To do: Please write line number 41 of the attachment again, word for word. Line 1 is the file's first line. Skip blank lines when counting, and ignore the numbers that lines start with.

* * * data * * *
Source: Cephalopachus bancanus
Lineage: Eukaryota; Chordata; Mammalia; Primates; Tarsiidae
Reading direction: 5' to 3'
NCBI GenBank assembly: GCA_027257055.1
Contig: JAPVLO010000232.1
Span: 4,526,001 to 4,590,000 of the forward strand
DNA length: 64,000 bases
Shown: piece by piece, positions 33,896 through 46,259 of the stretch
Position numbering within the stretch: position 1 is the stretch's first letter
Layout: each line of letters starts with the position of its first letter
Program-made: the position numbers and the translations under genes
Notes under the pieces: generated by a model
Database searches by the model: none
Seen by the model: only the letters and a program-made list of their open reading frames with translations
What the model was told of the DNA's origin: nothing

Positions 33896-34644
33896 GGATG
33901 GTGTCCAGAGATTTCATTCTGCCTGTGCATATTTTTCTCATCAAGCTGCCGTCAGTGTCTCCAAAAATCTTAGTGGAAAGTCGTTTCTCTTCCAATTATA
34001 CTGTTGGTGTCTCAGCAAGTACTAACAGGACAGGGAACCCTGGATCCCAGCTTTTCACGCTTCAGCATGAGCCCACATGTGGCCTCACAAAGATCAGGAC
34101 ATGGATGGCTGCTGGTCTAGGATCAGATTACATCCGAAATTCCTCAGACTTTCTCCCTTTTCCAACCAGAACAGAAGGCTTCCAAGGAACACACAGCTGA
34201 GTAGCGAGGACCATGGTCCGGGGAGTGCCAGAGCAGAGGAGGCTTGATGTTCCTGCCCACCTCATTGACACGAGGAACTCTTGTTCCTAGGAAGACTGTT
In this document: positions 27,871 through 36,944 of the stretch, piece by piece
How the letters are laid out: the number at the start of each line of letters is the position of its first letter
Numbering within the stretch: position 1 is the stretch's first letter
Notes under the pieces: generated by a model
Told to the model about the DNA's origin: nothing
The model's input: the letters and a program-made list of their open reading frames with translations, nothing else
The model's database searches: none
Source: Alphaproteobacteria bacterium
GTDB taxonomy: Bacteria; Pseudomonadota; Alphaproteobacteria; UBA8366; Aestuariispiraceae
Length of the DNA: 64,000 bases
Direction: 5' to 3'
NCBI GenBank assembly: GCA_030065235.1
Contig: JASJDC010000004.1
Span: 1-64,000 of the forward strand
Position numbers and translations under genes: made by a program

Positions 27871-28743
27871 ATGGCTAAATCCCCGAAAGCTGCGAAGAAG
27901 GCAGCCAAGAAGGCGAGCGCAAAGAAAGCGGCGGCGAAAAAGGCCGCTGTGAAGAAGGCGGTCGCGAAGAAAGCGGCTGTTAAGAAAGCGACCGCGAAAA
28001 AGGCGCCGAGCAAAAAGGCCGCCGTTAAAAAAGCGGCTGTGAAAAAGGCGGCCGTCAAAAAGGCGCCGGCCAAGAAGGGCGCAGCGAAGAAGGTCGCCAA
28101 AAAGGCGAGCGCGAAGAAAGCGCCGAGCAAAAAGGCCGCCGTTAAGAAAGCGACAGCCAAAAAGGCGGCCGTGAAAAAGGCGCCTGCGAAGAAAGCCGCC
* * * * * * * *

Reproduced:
28101 AAAGGCGAGCGCGAAGAAAGCGCCGAGCAAAAAGGCCGCCGTTAAGAAAGCGACAGCCAAAAAGGCGGCCGTGAAAAAGGCGCCTGCGAAGAAAGCCGCC